' 'Wages' means all remuneration, capable of being expressed in terms of money, which would, if the terms of the contract of employment, express or implied, were fulfilled, be payable to a person employed in respect of his employment or of work done in such employment,...............'
8. Section 3 authorises the appropriate Government to fix the minimum rates of wages payable to employees employed in the employment specified in the schedule. According to Sub-section (3) of that section, while fixing or revising minimum rates of wages, different minimum rates of wages may be fixed for different classes of work in the same scheduled employment or for different localities. It is under this power that different minimum rates of wages were fixed for the above said three categories of drivers by the above said G. O.
9. Under Section 16, where an employee does two or more classes of work to each of which a different minimum rate of wages if applicable, the employer shall pay to such employee in respect of time respectively occupied in each such class of work, wages at not less than the minimum rate in force in respect of each such class.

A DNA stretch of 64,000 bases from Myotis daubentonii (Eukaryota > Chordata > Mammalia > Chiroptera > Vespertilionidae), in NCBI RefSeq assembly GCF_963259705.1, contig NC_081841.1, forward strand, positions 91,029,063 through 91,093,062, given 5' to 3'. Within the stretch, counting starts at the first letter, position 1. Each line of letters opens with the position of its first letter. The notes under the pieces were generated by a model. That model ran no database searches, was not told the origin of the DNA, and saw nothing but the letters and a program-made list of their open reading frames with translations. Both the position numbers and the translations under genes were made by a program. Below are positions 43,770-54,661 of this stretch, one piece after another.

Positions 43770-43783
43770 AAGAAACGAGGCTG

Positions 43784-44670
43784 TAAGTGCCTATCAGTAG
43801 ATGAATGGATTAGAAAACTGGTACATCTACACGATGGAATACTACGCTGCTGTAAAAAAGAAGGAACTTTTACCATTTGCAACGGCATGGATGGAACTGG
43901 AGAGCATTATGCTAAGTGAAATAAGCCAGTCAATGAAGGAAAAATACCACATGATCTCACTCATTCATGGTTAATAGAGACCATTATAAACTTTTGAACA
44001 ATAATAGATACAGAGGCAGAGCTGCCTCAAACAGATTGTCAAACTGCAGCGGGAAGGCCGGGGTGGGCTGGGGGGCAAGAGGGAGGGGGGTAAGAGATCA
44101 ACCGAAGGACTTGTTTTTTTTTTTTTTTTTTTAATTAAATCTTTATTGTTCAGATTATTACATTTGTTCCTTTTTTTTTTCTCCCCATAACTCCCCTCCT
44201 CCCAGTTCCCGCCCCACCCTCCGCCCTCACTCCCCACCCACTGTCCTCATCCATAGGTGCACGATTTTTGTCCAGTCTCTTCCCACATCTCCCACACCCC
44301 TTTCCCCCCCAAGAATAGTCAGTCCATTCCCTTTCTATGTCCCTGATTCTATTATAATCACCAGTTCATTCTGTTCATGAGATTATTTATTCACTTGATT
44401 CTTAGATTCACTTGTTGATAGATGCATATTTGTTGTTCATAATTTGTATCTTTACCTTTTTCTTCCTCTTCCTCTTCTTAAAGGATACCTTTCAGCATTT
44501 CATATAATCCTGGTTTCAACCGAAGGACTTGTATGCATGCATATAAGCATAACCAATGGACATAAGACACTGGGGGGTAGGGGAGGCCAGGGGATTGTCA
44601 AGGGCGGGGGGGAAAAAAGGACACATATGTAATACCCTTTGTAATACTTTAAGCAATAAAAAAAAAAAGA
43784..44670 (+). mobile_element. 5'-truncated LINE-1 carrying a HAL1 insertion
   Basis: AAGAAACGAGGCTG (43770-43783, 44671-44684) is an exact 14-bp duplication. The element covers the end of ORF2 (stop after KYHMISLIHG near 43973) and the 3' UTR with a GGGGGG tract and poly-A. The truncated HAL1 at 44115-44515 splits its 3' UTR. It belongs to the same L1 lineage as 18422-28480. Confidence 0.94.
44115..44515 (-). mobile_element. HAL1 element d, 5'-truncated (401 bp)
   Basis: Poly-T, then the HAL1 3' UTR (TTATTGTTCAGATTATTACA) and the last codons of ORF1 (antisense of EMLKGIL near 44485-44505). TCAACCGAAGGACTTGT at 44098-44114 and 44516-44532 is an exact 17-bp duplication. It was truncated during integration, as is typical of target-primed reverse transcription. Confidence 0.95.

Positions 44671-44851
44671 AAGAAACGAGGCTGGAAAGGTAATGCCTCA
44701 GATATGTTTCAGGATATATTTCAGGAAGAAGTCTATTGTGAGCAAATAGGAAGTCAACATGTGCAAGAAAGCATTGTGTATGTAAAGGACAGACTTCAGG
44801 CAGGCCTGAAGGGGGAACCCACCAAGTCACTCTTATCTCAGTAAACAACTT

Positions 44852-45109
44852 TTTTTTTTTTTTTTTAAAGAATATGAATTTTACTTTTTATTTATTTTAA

10. Now, coming to the provisions of the Payment of Wages Act, Section 2(vi) defines 'wages'. In so far as this case is concerned, it is not denied that the two definitions of the two said Acts do not differ. It is therefore unnecessary to reproduce that definition.
11. Section 7 states the deduction which may be made from the wages. Under that section, the wages of an employed person shall be paid to him without deductions of any kind except those authorised by or under the Act. It is common ground that if the contention of the learned Advocate is not accepted, then such a deduction would not come within the permissible categories mentioned in Section 7.
12. It is Section 15, which is more relevant. It relates to the claims arising out of deductions from wages or delay in payment of wages and penalty for malicious or vexatious claims. Under that section, where contrary to the provisions of the Act, any deduction has been made from the wages of an employed person, such person may apply to the Authority appointed under that section, for a direction under Sub-section (3) of that section. Sub-section (3) empowers the Authority to make a proper enquiry of the claim as is necessary, and direct the refund to the employed person of the amount deducted together with the payment of such compensation as the Authority may think fit, subject of course to the limit placed in the said provision. It is under this provision of law that the two respondents filed the applications.